Sumba, an island in eastern Indonesia, has an area of 11,153Â km2 and a population of around 700,000 people. The largest town in Sumba is the main port of Waingapu, with a population of about 52,755 people.
The landscape is low, limestone hills, rather than the steep volcanoes of many Indonesian islands. There is a dry season from May to November and a rainy season from December to April. In Sumba, Puru Kambera Beach, Tarimbay Bay and Watu Mandorak Cove are some nice places to visit. The most popular resort is the Nihiwatu Resort, which has been ranked as one of the world’s five best eco-hotels.
Sumba has a highly stratified society based onÂ social classes which is especially true of East Sumba, whereas West Sumba is more ethnically and linguistically diverse. The SumbaneseÂ people speak a variety of closely related Austronesian Languages, and have a mixture of Austronesian and Melanesian ancestry.
Sumba is famous for the ikat textiles, particularly very detailed hand-woven ikat, which is prepared on the island. The process of dying and weaving ikatÂ can take months to prepare. Traditional folk houses feature Sumbanese unique megalithic tombs and stunning high roofed hut architecture. Uniquely these skyscrapers are built with the most traditional technique, using materials from nature and all done jointly by the Sumbanese people.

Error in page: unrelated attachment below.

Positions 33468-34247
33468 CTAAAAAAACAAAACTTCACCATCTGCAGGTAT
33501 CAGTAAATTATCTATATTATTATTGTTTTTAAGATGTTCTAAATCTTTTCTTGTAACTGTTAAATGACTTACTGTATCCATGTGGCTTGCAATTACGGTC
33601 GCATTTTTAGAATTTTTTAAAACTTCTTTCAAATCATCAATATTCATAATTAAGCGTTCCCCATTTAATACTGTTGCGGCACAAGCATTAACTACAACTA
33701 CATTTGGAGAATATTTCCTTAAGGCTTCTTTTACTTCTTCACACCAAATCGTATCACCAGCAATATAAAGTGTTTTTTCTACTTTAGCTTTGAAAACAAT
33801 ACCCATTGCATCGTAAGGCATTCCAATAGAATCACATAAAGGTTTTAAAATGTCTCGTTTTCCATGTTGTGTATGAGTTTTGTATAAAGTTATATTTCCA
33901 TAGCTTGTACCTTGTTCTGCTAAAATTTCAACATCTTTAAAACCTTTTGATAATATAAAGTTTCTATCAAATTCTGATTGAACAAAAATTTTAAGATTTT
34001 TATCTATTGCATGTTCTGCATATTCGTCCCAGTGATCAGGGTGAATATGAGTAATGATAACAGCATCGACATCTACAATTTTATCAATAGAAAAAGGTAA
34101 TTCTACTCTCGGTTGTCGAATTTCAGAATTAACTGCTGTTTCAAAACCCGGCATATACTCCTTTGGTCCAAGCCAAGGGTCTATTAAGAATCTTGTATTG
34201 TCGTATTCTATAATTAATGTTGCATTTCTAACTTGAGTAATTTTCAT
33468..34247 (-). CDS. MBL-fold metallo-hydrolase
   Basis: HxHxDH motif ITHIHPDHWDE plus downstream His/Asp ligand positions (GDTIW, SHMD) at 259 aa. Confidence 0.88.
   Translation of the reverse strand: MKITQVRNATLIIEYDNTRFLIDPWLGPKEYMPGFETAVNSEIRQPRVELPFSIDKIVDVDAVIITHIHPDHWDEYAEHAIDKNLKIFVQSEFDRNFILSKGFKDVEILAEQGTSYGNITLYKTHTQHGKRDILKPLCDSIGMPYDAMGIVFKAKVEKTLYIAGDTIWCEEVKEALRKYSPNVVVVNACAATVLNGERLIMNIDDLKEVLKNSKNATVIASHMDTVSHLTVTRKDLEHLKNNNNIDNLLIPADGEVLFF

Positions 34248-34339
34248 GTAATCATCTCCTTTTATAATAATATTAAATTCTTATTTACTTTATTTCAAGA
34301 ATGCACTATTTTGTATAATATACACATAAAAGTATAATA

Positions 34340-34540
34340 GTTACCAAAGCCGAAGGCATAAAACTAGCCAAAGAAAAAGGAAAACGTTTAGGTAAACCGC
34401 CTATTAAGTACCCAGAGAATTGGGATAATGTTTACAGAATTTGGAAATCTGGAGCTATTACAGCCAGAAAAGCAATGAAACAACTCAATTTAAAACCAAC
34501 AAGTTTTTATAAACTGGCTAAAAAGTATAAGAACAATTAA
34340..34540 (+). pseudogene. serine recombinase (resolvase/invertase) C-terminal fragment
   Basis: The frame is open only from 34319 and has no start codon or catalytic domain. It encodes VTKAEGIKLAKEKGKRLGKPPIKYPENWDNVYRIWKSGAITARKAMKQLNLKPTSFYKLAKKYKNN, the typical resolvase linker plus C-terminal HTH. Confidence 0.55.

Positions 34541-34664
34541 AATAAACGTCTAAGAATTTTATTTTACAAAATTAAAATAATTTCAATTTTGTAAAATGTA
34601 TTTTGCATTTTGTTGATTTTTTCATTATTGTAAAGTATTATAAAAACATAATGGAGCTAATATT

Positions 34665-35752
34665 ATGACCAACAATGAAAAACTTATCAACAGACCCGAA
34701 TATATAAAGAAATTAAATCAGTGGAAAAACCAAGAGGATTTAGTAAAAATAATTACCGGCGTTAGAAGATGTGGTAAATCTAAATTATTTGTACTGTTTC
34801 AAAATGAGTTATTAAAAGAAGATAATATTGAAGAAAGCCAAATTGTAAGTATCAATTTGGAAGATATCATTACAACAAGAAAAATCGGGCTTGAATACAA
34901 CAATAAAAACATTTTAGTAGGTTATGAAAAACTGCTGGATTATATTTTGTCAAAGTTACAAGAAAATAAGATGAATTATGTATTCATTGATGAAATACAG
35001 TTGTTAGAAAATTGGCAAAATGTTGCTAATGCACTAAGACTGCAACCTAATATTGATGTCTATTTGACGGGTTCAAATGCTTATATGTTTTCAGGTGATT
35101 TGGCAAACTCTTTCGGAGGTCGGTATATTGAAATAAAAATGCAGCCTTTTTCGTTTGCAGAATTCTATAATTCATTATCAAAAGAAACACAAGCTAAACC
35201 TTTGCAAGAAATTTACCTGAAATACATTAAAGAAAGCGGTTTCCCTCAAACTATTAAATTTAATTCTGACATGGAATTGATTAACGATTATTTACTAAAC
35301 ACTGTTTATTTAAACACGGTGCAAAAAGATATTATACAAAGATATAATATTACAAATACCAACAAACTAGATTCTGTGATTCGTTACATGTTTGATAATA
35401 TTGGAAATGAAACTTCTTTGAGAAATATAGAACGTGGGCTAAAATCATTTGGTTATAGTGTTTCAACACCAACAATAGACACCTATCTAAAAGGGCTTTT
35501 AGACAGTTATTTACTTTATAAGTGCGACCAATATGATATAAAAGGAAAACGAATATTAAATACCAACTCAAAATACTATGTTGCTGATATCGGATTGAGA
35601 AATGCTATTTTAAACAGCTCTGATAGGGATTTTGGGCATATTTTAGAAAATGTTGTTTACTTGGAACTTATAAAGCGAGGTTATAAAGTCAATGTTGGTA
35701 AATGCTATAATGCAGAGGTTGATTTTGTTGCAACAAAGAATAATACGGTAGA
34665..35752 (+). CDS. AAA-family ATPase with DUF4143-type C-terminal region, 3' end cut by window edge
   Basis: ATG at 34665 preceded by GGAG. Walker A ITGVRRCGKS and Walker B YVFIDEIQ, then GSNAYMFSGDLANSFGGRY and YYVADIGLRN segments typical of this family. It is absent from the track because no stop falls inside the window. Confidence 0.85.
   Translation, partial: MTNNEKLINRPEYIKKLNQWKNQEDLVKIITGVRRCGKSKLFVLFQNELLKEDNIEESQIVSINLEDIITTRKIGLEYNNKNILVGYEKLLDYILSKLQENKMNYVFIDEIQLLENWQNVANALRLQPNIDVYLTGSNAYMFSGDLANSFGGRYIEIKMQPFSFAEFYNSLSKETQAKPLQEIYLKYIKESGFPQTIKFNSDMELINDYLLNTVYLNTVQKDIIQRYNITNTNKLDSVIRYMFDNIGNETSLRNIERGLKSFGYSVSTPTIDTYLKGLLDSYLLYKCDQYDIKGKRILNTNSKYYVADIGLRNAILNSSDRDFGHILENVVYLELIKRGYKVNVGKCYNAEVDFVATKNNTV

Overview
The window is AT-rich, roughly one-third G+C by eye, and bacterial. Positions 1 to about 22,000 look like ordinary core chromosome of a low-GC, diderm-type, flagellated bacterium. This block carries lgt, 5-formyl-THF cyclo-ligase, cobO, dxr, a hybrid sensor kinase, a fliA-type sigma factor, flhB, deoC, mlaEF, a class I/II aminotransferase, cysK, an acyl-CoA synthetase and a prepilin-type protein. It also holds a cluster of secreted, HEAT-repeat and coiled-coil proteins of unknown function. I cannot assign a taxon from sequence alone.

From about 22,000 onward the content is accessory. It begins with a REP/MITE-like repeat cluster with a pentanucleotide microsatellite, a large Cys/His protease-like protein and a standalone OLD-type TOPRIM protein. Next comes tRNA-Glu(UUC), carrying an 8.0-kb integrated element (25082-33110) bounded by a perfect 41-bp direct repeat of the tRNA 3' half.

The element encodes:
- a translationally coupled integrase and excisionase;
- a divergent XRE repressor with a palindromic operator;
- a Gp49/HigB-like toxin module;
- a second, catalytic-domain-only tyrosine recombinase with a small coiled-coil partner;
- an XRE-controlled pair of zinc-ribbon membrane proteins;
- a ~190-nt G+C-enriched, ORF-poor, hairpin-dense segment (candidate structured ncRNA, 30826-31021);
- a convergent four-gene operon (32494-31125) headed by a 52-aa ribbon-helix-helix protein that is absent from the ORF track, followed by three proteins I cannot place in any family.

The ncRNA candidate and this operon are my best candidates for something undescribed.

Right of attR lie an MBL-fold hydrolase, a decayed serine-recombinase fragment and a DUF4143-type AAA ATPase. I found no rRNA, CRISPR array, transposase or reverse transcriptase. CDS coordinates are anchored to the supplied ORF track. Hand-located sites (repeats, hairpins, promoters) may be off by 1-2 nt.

Sumba is one of the few places in the world remains megalithic burials, are used as a ‘living tradition’ to inter prominent individuals when they die. Burial in megaliths is a practice that was used in many parts of the world during the NeolithicÂ and Bronze Ages, but has survived to this day in Sumba.
Another long-lasting tradition, a most attraction for tourists to come for, is the sometimes lethal game calledÂ pasola, in which often several hundred horse-riders fight with spears for the purpose of sacrificing human blood to please the gods, in order to ensure a goodÂ harvest of crops. The pasola is uaually held in middle February.
In short, The Sumba Island is not for everyone who comes here looking for five-star hotels and hot spas. Instead of massive shopping centers and delicious cock tails, there are exquisite handmade dyed woven in the local market, miles and miles of sunny beach alongside with traditional Sumbanese-style houses and simple locals with religious symbols everywhere around you in Sumba.